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Identifying with NationalityEuropeans, Ottomans, and Egyptians in Alexandria$
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Will Hanley

Print publication date: 2017

Print ISBN-13: 9780231177627

Published to Columbia Scholarship Online: January 2019

DOI: 10.7312/columbia/9780231177627.001.0001

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PRINTED FROM COLUMBIA SCHOLARSHIP ONLINE (www.columbia.universitypressscholarship.com). (c) Copyright University of Minnesota Press, 2021. All Rights Reserved. An individual user may print out a PDF of a single chapter of a monograph in CUPSO for personal use.date: 18 September 2021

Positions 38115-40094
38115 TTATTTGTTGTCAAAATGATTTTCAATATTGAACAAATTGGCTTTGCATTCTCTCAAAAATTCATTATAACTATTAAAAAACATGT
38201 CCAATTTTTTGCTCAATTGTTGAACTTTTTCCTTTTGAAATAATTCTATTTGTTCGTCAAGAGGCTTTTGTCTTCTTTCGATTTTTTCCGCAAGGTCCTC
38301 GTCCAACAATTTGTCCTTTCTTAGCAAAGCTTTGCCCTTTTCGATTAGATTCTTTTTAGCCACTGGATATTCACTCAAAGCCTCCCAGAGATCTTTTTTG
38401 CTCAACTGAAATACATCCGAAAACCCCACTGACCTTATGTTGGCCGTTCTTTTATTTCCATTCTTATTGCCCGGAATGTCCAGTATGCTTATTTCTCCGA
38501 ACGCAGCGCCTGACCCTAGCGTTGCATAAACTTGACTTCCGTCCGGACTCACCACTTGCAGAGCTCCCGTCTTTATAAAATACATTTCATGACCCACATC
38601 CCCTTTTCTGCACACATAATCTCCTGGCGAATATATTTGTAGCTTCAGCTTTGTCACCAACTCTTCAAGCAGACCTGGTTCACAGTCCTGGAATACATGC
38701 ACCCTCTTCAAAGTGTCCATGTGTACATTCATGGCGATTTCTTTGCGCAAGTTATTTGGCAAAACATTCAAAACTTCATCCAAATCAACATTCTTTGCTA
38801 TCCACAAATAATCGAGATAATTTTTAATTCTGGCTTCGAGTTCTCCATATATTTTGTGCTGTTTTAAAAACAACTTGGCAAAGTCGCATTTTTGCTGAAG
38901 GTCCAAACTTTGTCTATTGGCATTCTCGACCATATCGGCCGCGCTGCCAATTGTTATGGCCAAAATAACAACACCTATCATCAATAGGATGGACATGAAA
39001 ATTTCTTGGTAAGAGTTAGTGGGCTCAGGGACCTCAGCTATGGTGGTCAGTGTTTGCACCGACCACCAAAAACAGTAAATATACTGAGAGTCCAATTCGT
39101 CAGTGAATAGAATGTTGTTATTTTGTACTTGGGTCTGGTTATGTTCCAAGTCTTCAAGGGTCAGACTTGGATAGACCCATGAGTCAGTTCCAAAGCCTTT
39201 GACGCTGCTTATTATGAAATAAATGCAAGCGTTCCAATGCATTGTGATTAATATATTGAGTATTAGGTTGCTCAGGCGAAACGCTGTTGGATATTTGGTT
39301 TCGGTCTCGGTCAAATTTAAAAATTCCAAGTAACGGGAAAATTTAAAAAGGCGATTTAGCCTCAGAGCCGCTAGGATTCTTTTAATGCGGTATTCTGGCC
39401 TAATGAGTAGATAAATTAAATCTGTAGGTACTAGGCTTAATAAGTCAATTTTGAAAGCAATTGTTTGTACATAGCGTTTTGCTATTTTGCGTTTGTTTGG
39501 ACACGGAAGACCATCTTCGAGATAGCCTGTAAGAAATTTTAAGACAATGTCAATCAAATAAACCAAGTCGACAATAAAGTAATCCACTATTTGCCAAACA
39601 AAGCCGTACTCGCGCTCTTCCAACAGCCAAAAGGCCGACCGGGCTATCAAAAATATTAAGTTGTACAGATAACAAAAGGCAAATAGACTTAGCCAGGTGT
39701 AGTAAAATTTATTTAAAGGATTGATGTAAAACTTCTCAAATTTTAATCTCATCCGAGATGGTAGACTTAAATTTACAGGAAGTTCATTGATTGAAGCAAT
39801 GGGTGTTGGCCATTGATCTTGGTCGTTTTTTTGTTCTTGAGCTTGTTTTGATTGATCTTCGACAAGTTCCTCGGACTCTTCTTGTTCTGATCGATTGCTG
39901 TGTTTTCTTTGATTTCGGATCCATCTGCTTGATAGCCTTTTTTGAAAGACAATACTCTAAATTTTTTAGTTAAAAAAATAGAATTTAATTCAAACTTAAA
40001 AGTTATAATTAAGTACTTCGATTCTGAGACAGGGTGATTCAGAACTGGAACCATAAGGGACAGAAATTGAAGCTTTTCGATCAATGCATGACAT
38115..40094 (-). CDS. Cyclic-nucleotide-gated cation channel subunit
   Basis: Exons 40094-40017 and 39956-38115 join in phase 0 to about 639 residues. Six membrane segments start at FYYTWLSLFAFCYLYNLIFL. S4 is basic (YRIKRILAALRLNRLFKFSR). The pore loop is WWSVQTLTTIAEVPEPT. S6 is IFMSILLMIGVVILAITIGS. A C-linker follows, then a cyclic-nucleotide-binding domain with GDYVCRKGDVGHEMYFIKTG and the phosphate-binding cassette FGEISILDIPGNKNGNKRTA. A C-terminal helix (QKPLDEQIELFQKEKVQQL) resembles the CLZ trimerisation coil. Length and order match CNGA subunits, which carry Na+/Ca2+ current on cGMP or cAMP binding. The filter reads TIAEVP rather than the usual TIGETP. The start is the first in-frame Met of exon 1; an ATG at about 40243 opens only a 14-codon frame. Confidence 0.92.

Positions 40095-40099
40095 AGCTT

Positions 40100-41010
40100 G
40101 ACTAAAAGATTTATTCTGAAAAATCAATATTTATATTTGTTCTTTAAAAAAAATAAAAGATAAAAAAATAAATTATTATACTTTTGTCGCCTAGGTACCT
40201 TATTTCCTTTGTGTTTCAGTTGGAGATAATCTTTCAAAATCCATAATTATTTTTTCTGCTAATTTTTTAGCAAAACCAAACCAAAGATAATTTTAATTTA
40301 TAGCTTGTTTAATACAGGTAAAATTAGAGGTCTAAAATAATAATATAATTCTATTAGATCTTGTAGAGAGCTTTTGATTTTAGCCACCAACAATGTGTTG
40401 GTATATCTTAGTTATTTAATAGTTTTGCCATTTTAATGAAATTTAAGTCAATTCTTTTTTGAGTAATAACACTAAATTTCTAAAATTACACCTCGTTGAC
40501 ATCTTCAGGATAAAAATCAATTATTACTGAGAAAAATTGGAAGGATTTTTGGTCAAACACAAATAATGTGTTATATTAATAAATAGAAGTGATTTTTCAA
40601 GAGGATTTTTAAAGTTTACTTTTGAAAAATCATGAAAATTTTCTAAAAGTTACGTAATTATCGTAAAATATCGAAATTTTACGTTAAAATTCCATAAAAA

(p.196) 9 Protégés
Identifying with Nationality

Will Hanley

Columbia University Press

Over the course of the nineteenth century, the figure of the protégé became a source of great anxiety throughout the Ottoman world. Fear of unbridled commercial and economic rights for foreign protégés (most of them non-Muslims) lay behind the first Ottoman nationality law, promulgated in 1869. In fact, there were very few officially recognized protégés, most of them consular employees. After the 1860s, the protégé became a challenge for the emerging field of private international law, as a diverse social phenomenon was translated into a formal legal status. Protection was something less than citizenship, but something more than local status.

Keywords:   Capitulations, protégé, protection, merchants, minorities, exception

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